Over the years I have been surprised by how many omnivores declare that being vegan ‘would be too bloody expensive.’ I always respond with: “however much a healthier diet costs me now won’t be nearly as expensive as your hospital and medication bills later in life.” Whilst a little cheeky, this is indeed a truth bomb. There’s no denying the myriad health benefits that come along for the ride when you choose to embrace a compassionate lifestyle — enormously reduced risk of heart disease, cancer, osteoporosis and Type 2 diabetes just to name a few.
Admittedly, if you have a diet jam-packed with endless blocks of raw chocolate, the latest trending superfoods, and imported cheese and meat substitutes then your wallet is going to take a savage beating. But most healthy vegan diets will view these items as occasional treats and the rest of the grocery bill is unlikely to have a higher total than that of an omnivore’s. In fact if you’re a student or a low-income family on a tight budget, going vegan can even save you money.
So let’s look at dispelling the myth around veganism being an expensive lifestyle choice with some quick and dirty tips for budget-friendly shopping.
Build your diet around whole foods
Fruits and vegetables, legumes, whole grains, nuts and seeds are the staples of a balanced vegan diet. And they are cheap! Yes sir-ee. If you avoid pre-packaged foods and focus on filling your basket with these health-boosting whole foods you’ll not only have more change in your pocket you’ll have more spring in your step too.
Go local — grow your own or find your local farmers’ market
It doesn’t get more local than your own backyard. The idea of growing your own produce may seem daunting but it’s simpler than you think. It’s easy to start small with a couple of pots and some herb seedlings and, with a little experimentation, in no time at all you’ll be developing a Shrek-sized green thumb. It is also worth doing some online research to find out where and when your closest farmers’ markets are. They usually fall on a particular week in the month and they are a great way to support your local farmers as well as get fresh, affordable and seasonal produce.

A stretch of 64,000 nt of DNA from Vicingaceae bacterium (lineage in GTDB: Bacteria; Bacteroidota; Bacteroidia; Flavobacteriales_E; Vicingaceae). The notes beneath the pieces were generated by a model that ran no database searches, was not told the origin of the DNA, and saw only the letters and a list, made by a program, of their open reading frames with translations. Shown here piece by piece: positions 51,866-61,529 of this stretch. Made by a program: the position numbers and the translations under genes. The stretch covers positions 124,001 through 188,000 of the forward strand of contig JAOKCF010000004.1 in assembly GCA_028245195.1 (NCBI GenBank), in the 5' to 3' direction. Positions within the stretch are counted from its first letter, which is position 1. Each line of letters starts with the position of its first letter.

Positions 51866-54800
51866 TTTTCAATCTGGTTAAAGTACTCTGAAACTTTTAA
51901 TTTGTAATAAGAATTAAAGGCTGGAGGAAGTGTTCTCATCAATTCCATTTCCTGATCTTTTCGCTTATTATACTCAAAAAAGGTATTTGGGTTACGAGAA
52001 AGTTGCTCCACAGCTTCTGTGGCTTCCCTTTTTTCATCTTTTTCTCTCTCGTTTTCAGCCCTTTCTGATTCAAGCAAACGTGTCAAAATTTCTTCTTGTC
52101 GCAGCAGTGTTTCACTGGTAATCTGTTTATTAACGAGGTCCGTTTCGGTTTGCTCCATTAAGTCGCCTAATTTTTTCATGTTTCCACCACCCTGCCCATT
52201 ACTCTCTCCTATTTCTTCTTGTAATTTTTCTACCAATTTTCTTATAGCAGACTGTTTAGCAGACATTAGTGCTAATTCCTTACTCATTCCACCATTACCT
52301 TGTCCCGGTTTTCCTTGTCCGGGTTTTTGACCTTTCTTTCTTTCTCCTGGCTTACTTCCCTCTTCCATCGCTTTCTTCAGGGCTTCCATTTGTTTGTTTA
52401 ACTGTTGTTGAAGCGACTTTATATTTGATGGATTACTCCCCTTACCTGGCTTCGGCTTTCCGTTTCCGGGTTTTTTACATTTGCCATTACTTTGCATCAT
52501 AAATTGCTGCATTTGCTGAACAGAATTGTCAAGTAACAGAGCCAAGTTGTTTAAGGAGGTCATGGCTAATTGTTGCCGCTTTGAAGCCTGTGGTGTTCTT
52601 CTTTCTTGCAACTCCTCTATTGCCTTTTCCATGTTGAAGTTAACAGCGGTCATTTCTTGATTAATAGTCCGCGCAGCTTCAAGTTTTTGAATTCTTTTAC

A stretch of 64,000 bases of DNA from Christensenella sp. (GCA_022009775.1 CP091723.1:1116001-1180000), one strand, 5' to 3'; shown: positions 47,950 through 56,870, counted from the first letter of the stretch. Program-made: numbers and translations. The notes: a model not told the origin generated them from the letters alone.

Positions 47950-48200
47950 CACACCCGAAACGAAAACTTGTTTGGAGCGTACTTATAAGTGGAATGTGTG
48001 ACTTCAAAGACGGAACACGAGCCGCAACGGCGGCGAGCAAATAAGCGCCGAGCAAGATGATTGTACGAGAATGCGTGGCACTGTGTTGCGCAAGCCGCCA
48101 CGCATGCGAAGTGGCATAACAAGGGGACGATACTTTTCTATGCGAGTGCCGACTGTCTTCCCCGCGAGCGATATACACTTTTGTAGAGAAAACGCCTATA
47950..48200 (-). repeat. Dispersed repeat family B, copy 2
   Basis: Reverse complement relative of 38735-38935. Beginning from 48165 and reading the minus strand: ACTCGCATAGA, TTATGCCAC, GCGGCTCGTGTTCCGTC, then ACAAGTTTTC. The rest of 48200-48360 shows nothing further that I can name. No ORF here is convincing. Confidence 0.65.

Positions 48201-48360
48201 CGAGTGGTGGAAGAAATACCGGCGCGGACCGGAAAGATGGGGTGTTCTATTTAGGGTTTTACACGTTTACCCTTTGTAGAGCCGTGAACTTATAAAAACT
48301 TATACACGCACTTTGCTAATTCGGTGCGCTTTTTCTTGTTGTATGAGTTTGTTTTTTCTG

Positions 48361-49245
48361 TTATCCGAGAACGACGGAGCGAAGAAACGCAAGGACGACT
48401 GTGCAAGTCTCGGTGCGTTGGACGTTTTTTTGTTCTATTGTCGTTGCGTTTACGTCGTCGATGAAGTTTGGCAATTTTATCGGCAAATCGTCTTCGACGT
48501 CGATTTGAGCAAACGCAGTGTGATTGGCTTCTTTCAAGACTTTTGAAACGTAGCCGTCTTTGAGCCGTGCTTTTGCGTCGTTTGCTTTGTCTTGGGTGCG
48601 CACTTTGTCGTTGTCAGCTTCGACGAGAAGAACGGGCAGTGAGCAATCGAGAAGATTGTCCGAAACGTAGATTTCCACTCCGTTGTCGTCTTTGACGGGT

Fruit and veg box schemes
Some fruit and vegetable box delivery schemes are expensive but some are also very affordable, especially if they forgo delivery to your doorstep for a neighbourhood collection point. This can be a cheaper way to get organic produce if you want to move away from the heavily-sprayed supermarket fruit and veg but balk at the prices at organic grocers.
Volume purchase grains and legumes and you can save big dollars. These items have a very long expiry date, especially things like brown rice and dried beans. If you spot a ripper deal, buy a few packets and store them in air-tight glass jars in your pantry. Buying your nuts and seeds in bulk will always work out cheaper and you can actually freeze these, only pulling out what you need for the week ahead, to stop them from going rancid. If you find a store that has bulk bins then you’ve hit the jackpot. You can buy everything you need, from cous cous to lentils for a fraction of the packaged cost. Plus you can buy very small amounts of things like flours, herbs and spices that you use less often or only need for one recipe which not only saves wastage but also avoids adding to the environmental burden of all the plastic packaging. Hot tip: wash out every glass jar you buy sauces or spreads in and reuse it to store bulk bin items in the pantry.
Slow cook it
We associate the idea of slow cooked meals with gross hunks of meat but there are many vegan slow-cooker recipes out there. This is where your bulk bin items can really come up a treat. You can throw your ingredients in as you brush your teeth in the morning and by the time you get home from work your house can be smelling like a Mexican fiesta or Indian curry house! You can make dahls, stews, baked beans, soups, chillies or even heavenly overnight oatmeal brews while you sleep. It all goes in one pot, it saves you time and most importantly it saves you big bucks.
Don’t fear the freezer
Once you’ve skipped out to your backyard to pluck some homegrown basil and rip out some kale, and thrown your farmers’ market produce and bulk bin bargains into your slow cooker too, you’ll have more food than you know what to do with. This is where your freezer becomes your best bud. Keep containers of different meals in your freezer, ready for work lunches or nights when you don’t have the time to cook but don’t want to waste money on take-out. You can also freeze excess bread, fruit or items that are glutting in your garden. Waste not, want not.
The Vegan Box
TVB can help you save $$$ too! Your monthly box offers you samples of the newest and best vegan products so you can try them without committing to buying full or larger packets of the items. Once you’re sure you love them then you can shell out for them regularly. Your Vegan Box often has discount vouchers and special offers on different snacks and beauty products too! Savings, homies.